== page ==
The announcement this week that the BAUhouse must vacate its present space was sad news. I know little about the performance aspect of its activities, but as an art gallery the BAUhouse has been consistently dedicated to presenting emerging artists. If the success of its shows has been varied, the ideas behind them have usually been interesting, and the space is good for showing art.
What makes the news all the sadder is that the latest and last show at this location, "Intimacy of Fear," is one of the best. Fear as the subject of an art show might seem a little strange, but at a time when much art deals with the expression of inner feelings a subject such as this could not be more appropriate. The show is so pleasing partly because of strong work and partly because it explores different fears, what curators Pat Creswell and Michelle Lamuniere call tangible and intangible fears.
"Tangible" doesn't, of course, mean the fear itself is tangible, but a fear of such possibilities in the outside world as nuclear war, environmental destruction, or violent death. Among the strongest of the works in this category is A. Scott Harmon's "Duende" (meaning the dwarf), in which figures with death's-head-like visages are topped with buildings spouting black smoke. Harmon's expressive brush stroke and thick impasto reinforce the strength of this image, one of the best in the show.
Patricia Waldygo's "He Is Warned of His Impending Death" and Victoria Britton's "Untitled" deal with the fear of violent death, while Howard Lee Theile's "Lodz Ghetto Inmate with Soup Ration" reflects the fear of persecution.
More of these works, however, deal with fears that have more to do with psychological states than with physical possibilities. Ted P. Metzler's "Dissolution Anxiety I" and "Dissolution Anxiety II," also among the best works here, show a figure in a narrow space pushing against the walls. We sense that the fear is not of actual walls that may close in, but of loss of the sense of self in a world that increasingly threatens to swallow up individuality and identity.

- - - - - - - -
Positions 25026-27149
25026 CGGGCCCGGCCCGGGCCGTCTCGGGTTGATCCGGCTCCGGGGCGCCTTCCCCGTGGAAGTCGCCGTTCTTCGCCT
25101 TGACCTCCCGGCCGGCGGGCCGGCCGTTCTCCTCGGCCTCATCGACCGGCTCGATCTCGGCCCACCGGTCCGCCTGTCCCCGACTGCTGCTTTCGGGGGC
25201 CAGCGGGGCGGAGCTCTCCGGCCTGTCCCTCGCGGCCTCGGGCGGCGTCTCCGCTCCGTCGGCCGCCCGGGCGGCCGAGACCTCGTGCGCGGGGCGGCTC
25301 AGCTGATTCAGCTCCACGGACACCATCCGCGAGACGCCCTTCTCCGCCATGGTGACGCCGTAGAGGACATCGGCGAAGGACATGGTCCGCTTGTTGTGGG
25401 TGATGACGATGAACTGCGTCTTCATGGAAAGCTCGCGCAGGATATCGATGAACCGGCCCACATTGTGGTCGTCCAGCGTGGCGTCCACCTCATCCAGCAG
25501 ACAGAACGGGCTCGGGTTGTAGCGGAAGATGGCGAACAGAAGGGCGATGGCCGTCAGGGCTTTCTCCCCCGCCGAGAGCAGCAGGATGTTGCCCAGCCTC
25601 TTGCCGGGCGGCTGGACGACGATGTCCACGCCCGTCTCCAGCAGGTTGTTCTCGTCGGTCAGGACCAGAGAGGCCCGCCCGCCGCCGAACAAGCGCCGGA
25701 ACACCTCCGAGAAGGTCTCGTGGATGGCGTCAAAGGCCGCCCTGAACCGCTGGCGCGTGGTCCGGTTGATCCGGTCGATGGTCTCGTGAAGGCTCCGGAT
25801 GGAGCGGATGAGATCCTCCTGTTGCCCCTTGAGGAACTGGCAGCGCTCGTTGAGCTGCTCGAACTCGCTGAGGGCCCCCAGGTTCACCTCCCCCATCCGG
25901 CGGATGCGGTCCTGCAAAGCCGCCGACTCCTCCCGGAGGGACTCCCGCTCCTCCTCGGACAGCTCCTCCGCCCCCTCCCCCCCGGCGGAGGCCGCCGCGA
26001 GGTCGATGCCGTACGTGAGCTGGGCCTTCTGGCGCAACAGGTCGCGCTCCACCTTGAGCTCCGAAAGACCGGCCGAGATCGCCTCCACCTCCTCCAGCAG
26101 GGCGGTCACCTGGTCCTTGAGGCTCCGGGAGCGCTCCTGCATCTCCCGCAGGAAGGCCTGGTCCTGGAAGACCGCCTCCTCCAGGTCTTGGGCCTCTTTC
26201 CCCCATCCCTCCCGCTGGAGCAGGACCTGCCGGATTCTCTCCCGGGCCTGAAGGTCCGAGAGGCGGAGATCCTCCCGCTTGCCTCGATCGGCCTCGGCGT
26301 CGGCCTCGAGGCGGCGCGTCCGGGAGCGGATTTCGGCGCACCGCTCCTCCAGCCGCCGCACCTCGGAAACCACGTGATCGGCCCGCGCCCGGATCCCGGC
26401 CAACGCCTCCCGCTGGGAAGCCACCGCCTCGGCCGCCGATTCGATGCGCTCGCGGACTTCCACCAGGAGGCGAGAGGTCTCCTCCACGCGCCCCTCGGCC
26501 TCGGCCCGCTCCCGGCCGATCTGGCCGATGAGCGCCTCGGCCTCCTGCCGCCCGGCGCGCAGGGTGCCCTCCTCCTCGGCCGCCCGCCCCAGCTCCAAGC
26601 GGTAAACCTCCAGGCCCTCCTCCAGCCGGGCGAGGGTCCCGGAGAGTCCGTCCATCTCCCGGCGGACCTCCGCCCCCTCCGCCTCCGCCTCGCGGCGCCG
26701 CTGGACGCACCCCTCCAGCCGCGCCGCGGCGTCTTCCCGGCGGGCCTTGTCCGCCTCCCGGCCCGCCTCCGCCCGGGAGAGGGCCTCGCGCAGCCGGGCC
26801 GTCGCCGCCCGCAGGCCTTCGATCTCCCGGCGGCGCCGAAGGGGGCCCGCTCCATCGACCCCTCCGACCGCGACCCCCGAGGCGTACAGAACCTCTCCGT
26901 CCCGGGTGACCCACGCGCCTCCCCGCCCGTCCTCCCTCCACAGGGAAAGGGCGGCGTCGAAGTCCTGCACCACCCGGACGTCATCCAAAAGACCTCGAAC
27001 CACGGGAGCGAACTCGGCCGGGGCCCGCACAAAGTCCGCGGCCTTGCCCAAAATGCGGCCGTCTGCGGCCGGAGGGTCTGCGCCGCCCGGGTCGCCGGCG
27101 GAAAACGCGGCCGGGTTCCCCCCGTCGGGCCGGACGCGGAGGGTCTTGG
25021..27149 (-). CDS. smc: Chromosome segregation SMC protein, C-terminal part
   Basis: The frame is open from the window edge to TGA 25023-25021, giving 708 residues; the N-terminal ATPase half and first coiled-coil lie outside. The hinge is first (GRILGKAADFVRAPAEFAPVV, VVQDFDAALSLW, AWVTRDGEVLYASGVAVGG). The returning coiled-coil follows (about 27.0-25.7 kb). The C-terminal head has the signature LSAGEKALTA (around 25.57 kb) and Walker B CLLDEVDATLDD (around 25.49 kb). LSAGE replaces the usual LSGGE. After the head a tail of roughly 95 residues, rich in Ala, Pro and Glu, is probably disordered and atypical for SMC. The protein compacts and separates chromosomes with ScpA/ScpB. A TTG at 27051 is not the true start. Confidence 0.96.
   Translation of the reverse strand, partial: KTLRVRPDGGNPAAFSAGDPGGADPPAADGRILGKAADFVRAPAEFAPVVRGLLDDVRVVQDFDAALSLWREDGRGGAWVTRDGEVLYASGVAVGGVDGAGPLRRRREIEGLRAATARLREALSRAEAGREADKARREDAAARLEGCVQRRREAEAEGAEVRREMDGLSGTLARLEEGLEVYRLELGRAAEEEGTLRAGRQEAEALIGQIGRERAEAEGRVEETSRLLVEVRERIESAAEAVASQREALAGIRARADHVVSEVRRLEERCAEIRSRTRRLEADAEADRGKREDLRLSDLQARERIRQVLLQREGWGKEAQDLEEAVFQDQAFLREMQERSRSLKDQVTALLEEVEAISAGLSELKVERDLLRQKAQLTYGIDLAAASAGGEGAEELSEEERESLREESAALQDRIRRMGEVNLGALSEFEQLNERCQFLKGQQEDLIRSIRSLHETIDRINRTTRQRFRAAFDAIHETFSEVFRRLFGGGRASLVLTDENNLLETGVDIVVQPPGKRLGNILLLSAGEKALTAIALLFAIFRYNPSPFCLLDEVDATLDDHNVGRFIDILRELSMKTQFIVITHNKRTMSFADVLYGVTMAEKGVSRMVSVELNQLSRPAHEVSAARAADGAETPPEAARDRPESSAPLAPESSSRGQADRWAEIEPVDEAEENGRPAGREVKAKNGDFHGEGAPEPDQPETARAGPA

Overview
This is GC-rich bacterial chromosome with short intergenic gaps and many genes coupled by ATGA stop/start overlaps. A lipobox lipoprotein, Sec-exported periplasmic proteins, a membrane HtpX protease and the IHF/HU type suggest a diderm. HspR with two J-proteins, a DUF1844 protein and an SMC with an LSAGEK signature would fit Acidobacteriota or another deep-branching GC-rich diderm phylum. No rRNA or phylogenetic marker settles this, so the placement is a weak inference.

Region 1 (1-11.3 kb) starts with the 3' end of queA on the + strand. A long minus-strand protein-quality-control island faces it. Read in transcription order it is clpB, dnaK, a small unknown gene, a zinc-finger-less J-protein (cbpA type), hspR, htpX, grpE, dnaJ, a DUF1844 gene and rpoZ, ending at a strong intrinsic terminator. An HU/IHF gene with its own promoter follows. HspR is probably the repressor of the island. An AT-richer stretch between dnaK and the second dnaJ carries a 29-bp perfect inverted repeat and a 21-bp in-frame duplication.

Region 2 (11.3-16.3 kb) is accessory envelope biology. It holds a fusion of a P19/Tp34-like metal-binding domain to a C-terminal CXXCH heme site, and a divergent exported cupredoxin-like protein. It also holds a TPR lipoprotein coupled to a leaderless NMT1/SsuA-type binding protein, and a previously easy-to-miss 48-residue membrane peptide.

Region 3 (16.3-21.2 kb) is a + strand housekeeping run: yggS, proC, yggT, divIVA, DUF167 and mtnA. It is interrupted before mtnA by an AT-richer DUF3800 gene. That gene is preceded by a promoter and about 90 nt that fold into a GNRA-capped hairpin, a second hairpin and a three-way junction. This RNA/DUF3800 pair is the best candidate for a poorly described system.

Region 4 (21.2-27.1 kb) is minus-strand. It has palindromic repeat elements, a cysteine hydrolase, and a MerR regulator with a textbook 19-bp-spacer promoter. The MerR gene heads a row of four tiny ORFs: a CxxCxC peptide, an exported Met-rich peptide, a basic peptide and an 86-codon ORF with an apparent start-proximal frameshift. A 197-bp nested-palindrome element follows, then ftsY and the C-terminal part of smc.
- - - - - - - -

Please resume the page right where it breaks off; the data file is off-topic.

The title of Shayne L. Hull's "I'm Gonna Get Killed" may sound as if the work is also about violent death, but the image itself, of a staring individual with hand to face, is so strongly reminiscent of the condemned man in Michelangelo's "Last Judgment" that it's obvious this is about fear of one's capacity for evil.
Cathleen M. Cavanagh's "Untitled," a sculpture of the upper part of a woman in a cage, reflects the fear not so much of being physically caged but of being mentally pigeonholed or stereotyped, either by oneself or others. Sara Glik's "House on Tobacco Farm," unlike most of the works here, contains no human presence but is a photograph of a tumbledown house overrun with weeds. In this context it's an effective statement of the fear of mental and physical decay.
We need the BAUhouse, so here's hoping it finds a new home soon.
"Intimacy of Fear"
Where: The BAUhouse, 1713 N. Charles St.
When: Noon to 6 p.m. Tuesdays and Thursdays; 3 p.m. to 6 p.m. Wednesdays and Fridays; noon to 4 p.m. Saturdays. Through Feb. 20.
Call: (410) 659-5520.